One of the beauties of animation is that we can escape reality, not mirror it exactly. But with Coraline we see a move in the opposite direction. That world is not like our world. There, the most disturbing and nightmarish things happen. I felt like I was watching The Outer Limits lumped together with Alice in Wonderland. Only, this land was far less wonderful than Alice's.

Not every “children's movie” is going to get a leg up in the reviews because it is animated. We get plenty of creativity and surrealism, but no payoff in genuine character depth. The story does make some valid points with the Coraline at the end being a breath of fresh air in comparison to the one at the beginning. The morals of the story are sound. Still, if you want a movie to scare your kids and give them a taste of reality from the eyes of someone who was probably molested as a child, show them this.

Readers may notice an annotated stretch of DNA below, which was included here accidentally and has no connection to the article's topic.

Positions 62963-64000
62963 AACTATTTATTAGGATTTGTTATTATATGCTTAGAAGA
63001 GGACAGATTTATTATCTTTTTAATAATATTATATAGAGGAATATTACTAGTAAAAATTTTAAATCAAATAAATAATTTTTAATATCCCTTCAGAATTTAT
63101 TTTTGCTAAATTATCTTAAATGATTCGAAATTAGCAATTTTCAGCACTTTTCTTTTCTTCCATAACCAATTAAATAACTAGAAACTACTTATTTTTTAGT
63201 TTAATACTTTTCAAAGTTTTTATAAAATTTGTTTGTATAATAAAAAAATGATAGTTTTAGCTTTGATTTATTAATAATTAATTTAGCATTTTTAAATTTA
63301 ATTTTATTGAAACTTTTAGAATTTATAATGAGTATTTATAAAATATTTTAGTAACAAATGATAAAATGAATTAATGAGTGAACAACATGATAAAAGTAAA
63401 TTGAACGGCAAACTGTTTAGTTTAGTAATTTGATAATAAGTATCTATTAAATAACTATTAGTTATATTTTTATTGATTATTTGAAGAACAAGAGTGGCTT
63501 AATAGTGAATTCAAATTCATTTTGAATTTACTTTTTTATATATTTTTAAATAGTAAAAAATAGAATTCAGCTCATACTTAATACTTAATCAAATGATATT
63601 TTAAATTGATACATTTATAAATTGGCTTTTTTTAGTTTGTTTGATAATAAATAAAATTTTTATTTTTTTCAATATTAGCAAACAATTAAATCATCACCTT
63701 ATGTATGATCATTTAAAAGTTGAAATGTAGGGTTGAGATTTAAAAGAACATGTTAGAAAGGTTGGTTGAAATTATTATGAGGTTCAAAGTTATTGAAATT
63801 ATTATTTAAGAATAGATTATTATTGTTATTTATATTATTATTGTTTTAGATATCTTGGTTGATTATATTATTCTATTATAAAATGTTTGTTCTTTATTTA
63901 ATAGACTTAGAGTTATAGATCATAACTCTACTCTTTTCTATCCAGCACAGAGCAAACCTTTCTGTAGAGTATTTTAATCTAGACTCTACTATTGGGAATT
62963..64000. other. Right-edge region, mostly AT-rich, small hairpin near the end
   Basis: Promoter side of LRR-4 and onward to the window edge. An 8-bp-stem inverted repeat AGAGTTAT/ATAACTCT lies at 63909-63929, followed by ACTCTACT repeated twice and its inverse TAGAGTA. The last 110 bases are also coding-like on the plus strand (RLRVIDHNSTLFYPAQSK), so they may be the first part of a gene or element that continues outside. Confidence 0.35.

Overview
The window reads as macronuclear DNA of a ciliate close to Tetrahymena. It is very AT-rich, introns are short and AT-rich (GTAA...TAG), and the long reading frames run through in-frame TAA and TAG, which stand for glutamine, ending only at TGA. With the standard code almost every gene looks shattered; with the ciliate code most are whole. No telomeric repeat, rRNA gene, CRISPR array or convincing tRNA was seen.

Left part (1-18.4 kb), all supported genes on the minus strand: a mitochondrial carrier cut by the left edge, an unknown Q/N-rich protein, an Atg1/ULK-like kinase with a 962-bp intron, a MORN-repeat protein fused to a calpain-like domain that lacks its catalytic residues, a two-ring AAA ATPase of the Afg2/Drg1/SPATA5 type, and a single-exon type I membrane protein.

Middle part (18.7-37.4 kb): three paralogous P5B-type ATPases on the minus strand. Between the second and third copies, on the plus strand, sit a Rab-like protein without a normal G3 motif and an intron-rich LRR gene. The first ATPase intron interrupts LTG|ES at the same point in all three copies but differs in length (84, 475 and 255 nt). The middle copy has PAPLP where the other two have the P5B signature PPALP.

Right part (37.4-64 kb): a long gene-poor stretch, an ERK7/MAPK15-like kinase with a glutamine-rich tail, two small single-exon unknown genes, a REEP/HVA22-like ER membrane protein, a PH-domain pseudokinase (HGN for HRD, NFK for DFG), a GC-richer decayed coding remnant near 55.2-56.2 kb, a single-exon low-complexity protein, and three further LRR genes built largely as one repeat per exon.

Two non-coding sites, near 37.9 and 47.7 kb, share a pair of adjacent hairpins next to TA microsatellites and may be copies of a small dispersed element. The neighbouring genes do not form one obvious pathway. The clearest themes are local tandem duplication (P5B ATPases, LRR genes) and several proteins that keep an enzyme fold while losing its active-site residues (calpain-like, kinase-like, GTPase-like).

On the list of things that amaze me in life are the things that pass for “art” and what was running through the mind of creator Neil Gaiman. Art people are like math people in that they can be exceptionally kooky. Whether we're talking about people who draw scribbly lines and staircases and call them naked women, or stupid professors who tell us that parallel lines will someday meet, it's all insanity, much like Coraline. Sorry. I can’t go along with all the hype of praise on this one.



Director: Henry Selick
Starring: Dakota Fanning “Coraline Jones” Teri Hatcher “Mother / Other Mother,” Jennifer Saunders “Miss Spink,” Dawn French “Miss Forcible,” Keith David “Cat,” John Hodgman “Father / Other Father,” Robert Bailey Jr. “Wybie Lovat,” Ian McShane “Mr. Bobinsky”
Genre: Animation / Adventure / Family / Fantasy